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The only way a good green will surpass a blue is if you're not trained enough to roll properly. Every successful craft of a rarity type seems to get a little modifier to it. White = 5%, green =10%, blue = 15% and so on. So every successful layer to an item will strengthen it. Could an amazing with the 50% green beat a success blue. Probably. But if you can only pump out success and moderates you probably should stick to lower quality anyways. As for my other point if you can roll amazing at one pip 50% of the time and the rest great but are making an item where you need to roll 8-10 pips at once for the bonus and would struggle to get a good or great result. Wouldn't the single pip be better? Especially if you don't have resources to waste. Guarantee of a good safe result for an early blue print. After that you can try to make better ones when you have more resources. 

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16 minutes ago, Izalea said:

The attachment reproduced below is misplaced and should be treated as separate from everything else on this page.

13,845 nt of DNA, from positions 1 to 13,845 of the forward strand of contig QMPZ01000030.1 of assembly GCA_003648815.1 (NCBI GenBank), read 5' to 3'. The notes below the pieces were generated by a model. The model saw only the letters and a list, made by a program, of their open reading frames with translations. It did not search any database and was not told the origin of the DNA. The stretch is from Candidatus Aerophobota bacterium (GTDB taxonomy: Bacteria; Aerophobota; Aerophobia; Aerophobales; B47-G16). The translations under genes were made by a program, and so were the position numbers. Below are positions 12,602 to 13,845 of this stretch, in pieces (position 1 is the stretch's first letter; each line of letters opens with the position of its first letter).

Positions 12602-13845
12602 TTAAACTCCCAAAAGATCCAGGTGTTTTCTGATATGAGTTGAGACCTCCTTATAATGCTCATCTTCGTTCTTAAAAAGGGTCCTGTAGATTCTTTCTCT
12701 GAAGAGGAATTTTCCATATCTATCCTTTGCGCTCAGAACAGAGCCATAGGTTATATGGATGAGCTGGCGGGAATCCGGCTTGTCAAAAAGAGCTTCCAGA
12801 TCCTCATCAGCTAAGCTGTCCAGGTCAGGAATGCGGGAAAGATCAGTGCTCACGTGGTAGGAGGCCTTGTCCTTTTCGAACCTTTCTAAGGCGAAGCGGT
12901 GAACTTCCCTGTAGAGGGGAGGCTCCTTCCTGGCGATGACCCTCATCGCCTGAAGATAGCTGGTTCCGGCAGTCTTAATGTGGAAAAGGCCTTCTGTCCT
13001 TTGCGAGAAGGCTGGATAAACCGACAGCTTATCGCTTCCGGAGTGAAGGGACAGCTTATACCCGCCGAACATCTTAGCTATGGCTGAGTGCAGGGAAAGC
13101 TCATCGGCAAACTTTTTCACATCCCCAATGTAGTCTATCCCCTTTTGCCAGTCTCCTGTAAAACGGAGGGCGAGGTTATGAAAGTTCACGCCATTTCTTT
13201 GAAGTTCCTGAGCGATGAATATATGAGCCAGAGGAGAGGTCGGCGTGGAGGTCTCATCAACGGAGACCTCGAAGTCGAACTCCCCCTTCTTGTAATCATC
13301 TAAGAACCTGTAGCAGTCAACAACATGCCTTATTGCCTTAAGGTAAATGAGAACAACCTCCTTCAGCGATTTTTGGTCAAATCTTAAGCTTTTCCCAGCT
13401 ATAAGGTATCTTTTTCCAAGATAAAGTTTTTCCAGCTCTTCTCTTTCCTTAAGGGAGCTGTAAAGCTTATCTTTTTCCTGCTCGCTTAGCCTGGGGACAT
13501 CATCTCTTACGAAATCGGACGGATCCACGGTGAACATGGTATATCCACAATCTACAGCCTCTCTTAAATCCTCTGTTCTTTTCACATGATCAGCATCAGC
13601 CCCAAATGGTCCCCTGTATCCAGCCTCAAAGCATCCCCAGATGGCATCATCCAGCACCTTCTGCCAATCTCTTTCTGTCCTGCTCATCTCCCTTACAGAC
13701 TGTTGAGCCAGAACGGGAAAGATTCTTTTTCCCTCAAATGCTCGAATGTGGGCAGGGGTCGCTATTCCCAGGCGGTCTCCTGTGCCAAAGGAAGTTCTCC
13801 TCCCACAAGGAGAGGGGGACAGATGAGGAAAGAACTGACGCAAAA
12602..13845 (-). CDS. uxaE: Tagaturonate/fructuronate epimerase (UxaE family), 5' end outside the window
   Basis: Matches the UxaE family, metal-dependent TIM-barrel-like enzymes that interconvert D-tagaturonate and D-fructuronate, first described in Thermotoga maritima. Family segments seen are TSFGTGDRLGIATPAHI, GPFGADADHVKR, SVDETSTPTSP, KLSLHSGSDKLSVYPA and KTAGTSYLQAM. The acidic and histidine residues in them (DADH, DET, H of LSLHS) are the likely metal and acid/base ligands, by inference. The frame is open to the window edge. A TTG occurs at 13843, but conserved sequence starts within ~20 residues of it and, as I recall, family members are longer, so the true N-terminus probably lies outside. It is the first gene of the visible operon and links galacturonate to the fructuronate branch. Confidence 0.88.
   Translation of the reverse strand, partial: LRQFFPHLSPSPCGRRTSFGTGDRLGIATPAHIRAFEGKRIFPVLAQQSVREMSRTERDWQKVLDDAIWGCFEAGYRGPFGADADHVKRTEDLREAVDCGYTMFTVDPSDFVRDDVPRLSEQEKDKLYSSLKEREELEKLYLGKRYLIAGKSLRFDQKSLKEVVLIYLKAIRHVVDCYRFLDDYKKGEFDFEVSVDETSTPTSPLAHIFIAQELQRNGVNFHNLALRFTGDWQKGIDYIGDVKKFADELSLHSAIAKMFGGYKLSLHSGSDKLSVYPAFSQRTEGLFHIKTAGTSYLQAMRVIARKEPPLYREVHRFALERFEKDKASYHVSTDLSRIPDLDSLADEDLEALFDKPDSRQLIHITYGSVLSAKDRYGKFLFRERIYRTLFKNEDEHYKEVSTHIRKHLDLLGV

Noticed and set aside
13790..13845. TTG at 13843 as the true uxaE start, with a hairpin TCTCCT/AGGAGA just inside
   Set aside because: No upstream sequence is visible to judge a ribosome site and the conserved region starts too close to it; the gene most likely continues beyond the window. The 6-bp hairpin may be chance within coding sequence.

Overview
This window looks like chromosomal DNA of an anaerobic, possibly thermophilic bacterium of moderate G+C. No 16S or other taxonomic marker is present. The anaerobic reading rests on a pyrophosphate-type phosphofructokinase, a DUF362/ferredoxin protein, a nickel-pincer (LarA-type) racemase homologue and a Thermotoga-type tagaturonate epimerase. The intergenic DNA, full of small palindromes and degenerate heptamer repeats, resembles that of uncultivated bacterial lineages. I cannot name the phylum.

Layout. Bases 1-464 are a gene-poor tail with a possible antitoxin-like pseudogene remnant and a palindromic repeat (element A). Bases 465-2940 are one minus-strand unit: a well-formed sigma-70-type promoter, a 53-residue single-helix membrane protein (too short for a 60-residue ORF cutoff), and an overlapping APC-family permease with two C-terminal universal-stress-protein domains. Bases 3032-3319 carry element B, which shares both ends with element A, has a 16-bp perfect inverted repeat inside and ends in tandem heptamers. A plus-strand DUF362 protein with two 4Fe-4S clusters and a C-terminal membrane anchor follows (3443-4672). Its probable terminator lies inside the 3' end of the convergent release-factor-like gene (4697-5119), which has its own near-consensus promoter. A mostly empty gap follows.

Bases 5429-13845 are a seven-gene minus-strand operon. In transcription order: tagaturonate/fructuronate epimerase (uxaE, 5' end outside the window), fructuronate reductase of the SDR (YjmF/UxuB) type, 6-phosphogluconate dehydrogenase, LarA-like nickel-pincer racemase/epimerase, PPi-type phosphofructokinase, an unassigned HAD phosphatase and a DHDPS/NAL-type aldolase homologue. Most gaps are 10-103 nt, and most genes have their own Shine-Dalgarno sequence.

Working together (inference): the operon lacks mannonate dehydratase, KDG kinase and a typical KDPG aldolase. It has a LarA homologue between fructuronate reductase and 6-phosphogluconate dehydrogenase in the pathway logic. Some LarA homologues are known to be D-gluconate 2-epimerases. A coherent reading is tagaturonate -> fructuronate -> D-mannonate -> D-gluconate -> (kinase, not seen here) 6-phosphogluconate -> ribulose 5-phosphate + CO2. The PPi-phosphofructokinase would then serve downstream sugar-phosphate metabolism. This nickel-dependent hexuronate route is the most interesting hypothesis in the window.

I'm not certain this is true, because a blue quality metal bar will have enough pips slots such that even a master blacksmith with maxed out pips will be able to spend >=50% of his pips and score himself the 50% bonus.  I don't have maxed pips in anything yet (and the maximum number of pips available may change as the game develops) so I am not 100% certain blue quality materials will be the 'tipping point' for maxed crafters and the 50% bonus to stats.  If you look beyond the base materials (metal bars, planks, etc.), I think the tipping point may come even earlier, green quality swords seem to have enough pip slots that you might be over 50% of pips used for a maxed crafter.

I agree with you, it doesn't make real world sense at all, and the mechanics of this may drive people bananas.  "Oh, I'm sorry - I can make that item for you, but if you let Krakken craft the metal bars for you and then give me the those base materials, you'll get a better weapon in the end" - that seems like an inconvenience most people won't want to suffer.

Furthermore - blueprints are tradeable/sellable, right?  If you are a master crafter and you really need a buttload of white quality bars for some reason, couldn't you buy your thrall an Amazing Success bar with +50% risk bonus blueprint and have him pound out the bars for you?  Maybe the real market opportunity here for lower skilled crafters (as they are developing) is to sell blueprints?  There's still a dependence on lower level crafters for the blueprints, but mastercrafters can still do the work on their own terms.  Certainly, if there is a demand for blue prints of white bars, a supply of them will appear.       

As I understand it, players will get a limited number of thrall or workbench slots per crow/campaign. so the pipe could be Blueprints AND finished products.